Maybe I'm looking at this entirely the wrong way, but with the controversy that has arisen since Danica Patrick confirmed she's dating fellow Sprint Cup driver Ricky Stenhouse Jr., I have just one thing to say in response:
Or, better yet, why should we care?
I don't mean that in any form of derision. I'm actually glad that Danica has found happiness with someone, particularly in light of her filing for divorce earlier this month. She's already moved on from her first marriage, and far be it for any of us to criticize, point fingers or simply dis her and RSJ for having a relationship.
Ditto for Ricky, who has been so focused on his career the last few years, particularly winning the last two Nationwide Series Championships. He's earned the right to have some happiness in his personal life. So why would any of us begrudge him or her of that happiness?
Admittedly, the couple have generated numerous headlines, which can be expected to an extent given their public personalities and popularity, especially Danica as a spokesperson for her primary sponsor, GoDaddy.com. And I'm sure we'll likely see even more in the future, particularly when tabloid TV shows and supermarket rags get into the act.
But what I didn't expect when "Stenica" (the unofficial nickname for the new couple) went public about their relationship, was all the conspiracy theories that have come out of the woodwork. Some fans—and particularly media members—have tsked-tsked and fretted that because they're dating, Patrick and Stenhouse may not race each other as hard or might give each other a bit more room than they normally would; they might even give each other breaks on the racetrack or intentionally help one another when they would not do that with any other competitor.
So, in light of all that, let me pose a hypothetical question to you: What happens if by some fluke, Danica pushes Ricky–or as she likes to call him, "Richard"—to victory in next month's Daytona 500, or vice versa? Would that be bad for NASCAR, or would it potentially doom their budding relationship?
I mean, stranger things have happened. Who could have predicted rookie Trevor Bayne would win the Great American Race two years ago? Anything is possible at Daytona, and a Patrick-Stenhouse or Stenhouse-Patrick one-two finish could potentially happen.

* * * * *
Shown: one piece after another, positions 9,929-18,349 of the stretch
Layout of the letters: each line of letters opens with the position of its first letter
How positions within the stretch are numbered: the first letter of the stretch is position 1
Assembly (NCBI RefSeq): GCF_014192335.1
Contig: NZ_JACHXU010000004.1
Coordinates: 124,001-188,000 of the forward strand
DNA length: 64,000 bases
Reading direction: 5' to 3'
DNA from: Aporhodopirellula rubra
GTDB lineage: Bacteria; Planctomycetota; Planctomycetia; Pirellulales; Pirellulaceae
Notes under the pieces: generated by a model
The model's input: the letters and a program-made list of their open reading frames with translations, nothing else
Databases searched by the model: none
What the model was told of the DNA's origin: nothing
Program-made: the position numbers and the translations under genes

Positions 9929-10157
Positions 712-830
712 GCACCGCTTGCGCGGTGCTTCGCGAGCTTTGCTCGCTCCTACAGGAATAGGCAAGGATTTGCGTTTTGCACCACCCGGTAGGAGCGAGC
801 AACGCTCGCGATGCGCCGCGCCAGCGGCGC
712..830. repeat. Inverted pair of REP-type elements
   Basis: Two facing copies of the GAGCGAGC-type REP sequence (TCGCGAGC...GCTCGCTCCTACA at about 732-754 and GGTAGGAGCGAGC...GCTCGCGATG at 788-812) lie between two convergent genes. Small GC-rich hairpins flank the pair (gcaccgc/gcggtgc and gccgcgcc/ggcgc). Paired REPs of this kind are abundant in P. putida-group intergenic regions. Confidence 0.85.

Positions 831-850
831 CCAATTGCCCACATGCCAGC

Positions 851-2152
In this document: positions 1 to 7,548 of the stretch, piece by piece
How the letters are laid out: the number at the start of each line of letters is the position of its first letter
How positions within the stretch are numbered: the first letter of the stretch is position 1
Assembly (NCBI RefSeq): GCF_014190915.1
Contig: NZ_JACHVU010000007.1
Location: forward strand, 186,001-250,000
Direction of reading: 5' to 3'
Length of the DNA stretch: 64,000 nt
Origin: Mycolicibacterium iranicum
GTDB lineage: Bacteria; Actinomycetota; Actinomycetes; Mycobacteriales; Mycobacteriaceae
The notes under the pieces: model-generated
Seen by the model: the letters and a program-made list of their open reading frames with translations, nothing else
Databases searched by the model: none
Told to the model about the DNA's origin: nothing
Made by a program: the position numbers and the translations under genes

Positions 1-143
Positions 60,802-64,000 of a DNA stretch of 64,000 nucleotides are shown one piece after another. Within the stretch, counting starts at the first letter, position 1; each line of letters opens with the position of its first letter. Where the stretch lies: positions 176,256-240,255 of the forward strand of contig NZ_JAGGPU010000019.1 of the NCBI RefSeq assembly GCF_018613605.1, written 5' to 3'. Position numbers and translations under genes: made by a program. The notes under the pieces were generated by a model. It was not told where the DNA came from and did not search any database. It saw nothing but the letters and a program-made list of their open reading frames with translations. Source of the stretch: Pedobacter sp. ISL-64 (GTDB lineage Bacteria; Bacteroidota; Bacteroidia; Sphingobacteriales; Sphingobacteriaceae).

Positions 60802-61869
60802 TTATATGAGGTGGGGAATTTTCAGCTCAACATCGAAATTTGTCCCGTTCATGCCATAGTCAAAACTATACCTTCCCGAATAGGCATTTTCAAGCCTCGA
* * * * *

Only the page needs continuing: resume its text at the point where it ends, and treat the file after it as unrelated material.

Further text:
Not likely, but still, you never know.
What also gets me about the whole hullabaloo that has arisen since Patrick and Stenhouse went public with their relationship is how some in the media—and some fans—have given the couple very little credit.
Do critics really think the two drivers didn't give a lot of thought to the possible ramifications of a potential public relationship and weigh the pros and cons before they got together? Of course they did. While there surely was physical attraction, both drivers also realized they're in a very high-profile business, and they must answer to lots of people in their respective lives, including team owners, teammates, their crew, car manufacturers and sponsors.
While most of those would likely not butt in or deprive the pair from trying to build a future together, there is a certain segment in the NASCAR world that considers what they're doing to be unprofessional. If you don't believe me, read some other writers' takes on Stenica or listen to talk radio, particularly SiriusXM NASCAR radio—the couple has been the topic of discussion virtually nonstop since Friday.
For liking each other? Come on, people, get real.
While this is the first time in recent history that a female and male driver—and competitors, at that—have dated in NASCAR, it's not the first time. Patty Moise and Elton Sawyer did so in the former Busch Series back in the 1980s and eventually got married. Their relationship status had zero impact upon their competitive level on the racetrack.
In NHRA drag racing, there have been a number of male-female competitors turned lovers, if not spouses. Shirley Muldowney had a long relationship with Connie Kalitta before it came to an end. Tommy Johnson Jr. and Melanie Troxel competed (albeit in different classes, he in Top Fuel, she in Funny Car) while married to each other (they have since divorced). Competing crew chiefs Tim Richards and Kim LaHaie also fell in love and eventually married.
We've seen a number of male-female relationships blossom in other sports, including tennis and golf, so what Patrick and Stenhouse are doing isn't exactly anything new in the overall sports world.
They're obviously smitten with each other and have a lot in common, starting with their love of racing and going fast. While they're still in the getting-to-know-one-another-better phase, they shouldn't have to answer to anyone, particularly the media, fans, fellow drivers or others who want to stick their nose where it doesn't belong—in someone else's business.
While they're famous race car drivers, deep down inside, they're just like you and me, regular human beings looking for friendship, companionship and love.
Instead of questioning their motives on the racetrack, critics and those questioning their relationship should let them be to live and love and enjoy their time together.
Put yourself in their shoes—wouldn't you want the same?
Follow me on Twitter @JerryBonkowski.
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